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Consumers Expect Inflation To Continue To Rise In The Next Year

Steve Goode
Apr 18, 2022
Inflation

Survey respondents also expect to lose access to credit and spend more for household goods.

KEY TAKEAWAYS
  • Consumers expect increased home, food, gas and health care prices.

Americans expect bad economic conditions to continue in the near future but feel better about some things as time goes on, according to The Federal Reserve Bank of New York’s March Survey of Consumer Expectations.

On the subject of inflation, the monthly survey found that respondents expect it to rise in the next year, but believe that it will decrease over a three-year period.

According to the survey, median one-year-ahead inflation expectations increased to a new series high of 6.6% from 6% in February, while median three-year ahead inflation expectations decreased to 3.7% from 3.8%.

The increase in short-term expectations, the survey showed, was broad-based across age, education, and income groups. The decline in medium-term expectations was driven by respondents with no college education and with annual household incomes under $50,000.

Consumers also expect home prices to continue to rise in the short term, as the median, expected change in home prices one year from now increased to 6% from 5.7%, according to the survey.  The measure, which has been elevated for the past year, remains well above its pre-pandemic reading of 3.0% in February 2020.

Respondents also expect the cost of health care, food and fuel to continue to increase in the next year, and the expect that unemployment will be on the rise, while the median growth in household income fell by 0.2 percentage point in March to 3 %, its lowest level since August 2021, the survey said.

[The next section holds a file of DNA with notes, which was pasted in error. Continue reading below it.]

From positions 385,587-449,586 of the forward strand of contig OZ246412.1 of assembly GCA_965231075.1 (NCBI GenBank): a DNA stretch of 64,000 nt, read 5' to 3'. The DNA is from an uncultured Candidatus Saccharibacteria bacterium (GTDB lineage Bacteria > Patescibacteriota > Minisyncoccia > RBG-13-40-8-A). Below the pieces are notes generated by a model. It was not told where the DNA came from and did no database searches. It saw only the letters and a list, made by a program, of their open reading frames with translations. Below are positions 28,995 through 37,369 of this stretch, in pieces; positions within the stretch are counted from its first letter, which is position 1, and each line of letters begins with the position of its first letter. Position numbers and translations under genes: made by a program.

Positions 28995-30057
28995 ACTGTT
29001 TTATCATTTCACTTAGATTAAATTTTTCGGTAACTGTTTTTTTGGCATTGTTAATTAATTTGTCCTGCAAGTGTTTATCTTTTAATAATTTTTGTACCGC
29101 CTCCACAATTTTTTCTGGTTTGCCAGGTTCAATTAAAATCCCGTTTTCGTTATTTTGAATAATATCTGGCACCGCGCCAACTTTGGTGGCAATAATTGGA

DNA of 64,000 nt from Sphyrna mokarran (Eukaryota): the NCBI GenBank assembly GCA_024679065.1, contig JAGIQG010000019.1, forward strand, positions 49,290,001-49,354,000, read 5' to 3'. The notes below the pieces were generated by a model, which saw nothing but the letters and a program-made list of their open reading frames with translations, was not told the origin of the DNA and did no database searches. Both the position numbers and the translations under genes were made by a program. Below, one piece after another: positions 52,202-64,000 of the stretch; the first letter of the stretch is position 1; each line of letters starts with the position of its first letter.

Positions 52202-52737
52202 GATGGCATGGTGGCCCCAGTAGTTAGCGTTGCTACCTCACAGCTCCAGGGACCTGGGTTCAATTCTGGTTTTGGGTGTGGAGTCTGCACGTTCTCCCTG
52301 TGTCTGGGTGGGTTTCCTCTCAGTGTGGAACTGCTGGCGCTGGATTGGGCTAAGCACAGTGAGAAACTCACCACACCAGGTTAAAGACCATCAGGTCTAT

According to the survey, the median year-ahead household spending growth expectations jumped by 1.3 percentage points to 7.7%, a new series high. The increase, the largest month-to-month increase in the series, was broad based but was largest for respondents with a college degree and with annual household incomes above $100,000.

Perceptions of access to credit during the next year also fell with more respondents reporting being financially worse off than they were a year ago. Respondents were also more pessimistic about their household's financial situation in the year ahead, with fewer respondents expecting their financial situation to improve a year from now, according to the survey.

The SCE is a nationally representative, internet-based survey of a rotating panel of approximately 1,300 household heads. Respondents participate in the panel for up to 12 months, with a roughly equal number rotating in and out of the panel each month. Unlike comparable surveys based on repeated cross-sections with a different set of respondents in each wave, the panel allows one to observe the changes in expectations and behavior of the same individuals over time, according to the bank's Center for Microeconomic Data.

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